Backbase Connect 2019: Backbase’s CEO says its biggest challenge comes from its customers
Backbase’s biggest challenge comes from its customers – well established banks – and “getting them to commit to digital transformation,” says its CEO and co-founder, Jouk Pleiter.
Branding his fintech “the white-label neobank”, Pleiter tells FinTech Futures “we do compete with neobanks” but the biggest challenge is in fact getting older banks with heavy legacy systems to fully commit to a “neo-reality” digital transformation.
The CEO says 90% of banks are convinced digital is an issue they need to address, but it’s about how concerned they are.
“Are these guys going to really make the change or are we entering into a massive classic IT project?” questions Pleiter as he weighs up what matters when embarking on a new partnership with a banking customer.
“It’s super important for traditional banks to fight back,” Pleiter stresses, pointing out that the dream of signing a contract for Backbase to make a bank ‘go digital’ is often hit by the reality: “One day you [the bank] need to go to the gym yourself to get fit”.
So it’s a two-way relationship. Successful digital transformation depends on the “willingness of the banks” to undergo it on their side too.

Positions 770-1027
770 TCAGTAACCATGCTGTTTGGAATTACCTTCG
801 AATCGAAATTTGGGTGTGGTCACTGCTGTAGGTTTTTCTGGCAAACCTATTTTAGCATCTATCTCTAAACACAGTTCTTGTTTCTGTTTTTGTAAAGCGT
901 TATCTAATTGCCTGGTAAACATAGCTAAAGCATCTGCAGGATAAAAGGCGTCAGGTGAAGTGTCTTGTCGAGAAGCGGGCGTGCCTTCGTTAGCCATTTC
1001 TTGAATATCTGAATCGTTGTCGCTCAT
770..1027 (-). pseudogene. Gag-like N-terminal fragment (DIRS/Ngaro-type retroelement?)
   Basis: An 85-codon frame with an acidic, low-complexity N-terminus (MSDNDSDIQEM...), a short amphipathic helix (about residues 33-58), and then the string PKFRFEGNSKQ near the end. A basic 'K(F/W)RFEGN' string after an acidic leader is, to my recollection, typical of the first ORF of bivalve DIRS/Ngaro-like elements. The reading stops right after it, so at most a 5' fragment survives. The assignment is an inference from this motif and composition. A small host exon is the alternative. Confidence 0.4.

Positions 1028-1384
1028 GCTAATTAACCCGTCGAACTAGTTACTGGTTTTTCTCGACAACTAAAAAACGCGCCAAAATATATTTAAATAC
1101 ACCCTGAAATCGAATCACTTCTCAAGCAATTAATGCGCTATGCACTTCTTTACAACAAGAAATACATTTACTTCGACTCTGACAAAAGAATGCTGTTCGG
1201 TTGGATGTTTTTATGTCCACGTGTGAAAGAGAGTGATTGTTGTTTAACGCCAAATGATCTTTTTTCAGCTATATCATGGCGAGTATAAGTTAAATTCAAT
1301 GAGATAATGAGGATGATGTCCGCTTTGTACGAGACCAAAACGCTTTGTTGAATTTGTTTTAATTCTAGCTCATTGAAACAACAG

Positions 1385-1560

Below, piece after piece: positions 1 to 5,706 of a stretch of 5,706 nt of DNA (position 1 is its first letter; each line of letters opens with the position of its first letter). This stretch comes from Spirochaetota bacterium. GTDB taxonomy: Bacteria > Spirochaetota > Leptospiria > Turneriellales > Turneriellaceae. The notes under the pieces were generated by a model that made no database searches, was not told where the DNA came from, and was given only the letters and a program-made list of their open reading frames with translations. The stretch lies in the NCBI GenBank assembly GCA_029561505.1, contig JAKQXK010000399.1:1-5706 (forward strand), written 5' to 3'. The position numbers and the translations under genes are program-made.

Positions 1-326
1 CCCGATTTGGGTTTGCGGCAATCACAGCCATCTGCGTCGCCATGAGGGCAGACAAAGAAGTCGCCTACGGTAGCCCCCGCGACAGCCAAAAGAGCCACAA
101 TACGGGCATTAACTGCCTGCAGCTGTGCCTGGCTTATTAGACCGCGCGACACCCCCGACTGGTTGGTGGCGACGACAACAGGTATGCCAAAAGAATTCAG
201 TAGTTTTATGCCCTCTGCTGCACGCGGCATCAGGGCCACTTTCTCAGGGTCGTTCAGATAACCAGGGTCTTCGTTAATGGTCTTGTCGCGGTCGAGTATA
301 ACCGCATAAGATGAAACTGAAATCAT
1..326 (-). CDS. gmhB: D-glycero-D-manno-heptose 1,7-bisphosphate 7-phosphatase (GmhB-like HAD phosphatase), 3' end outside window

When asked about the inevitable lay offs which come with restructuring a bank around digital, Pleiter does not shy away from the reality of this.
“What we do automates a lot of manual stuff,” he says, admitting banks do need less labour. “It’s not so nice for the people but banks will go out of business all together if they don’t go digital”.
Whilst on the other hand, Pleiter brings up the issue of neobanks doing the opposite by rapidly scaling its people count. “Nikolay, how are you going to manage that?” says Backbase’s CEO in response to Revolut’s CEO, Nikolay Storonsky, announcing it will hire 3,500 people.
Other than competition from neobanks and the challenge of its customers’ commitments to digital, Backbase has a pretty clear road to success.
“Backbase is like the Switzerland” of its industry, says Pleiter, who feels “very fortunate” that the company does not have to compete for local domination like Mastercard, Visa and other paytechs.
Pleiter ends the interview with an emphasis on the “big urgency” he sees for banks to embrace digital fully, otherwise they will simply “disappear”.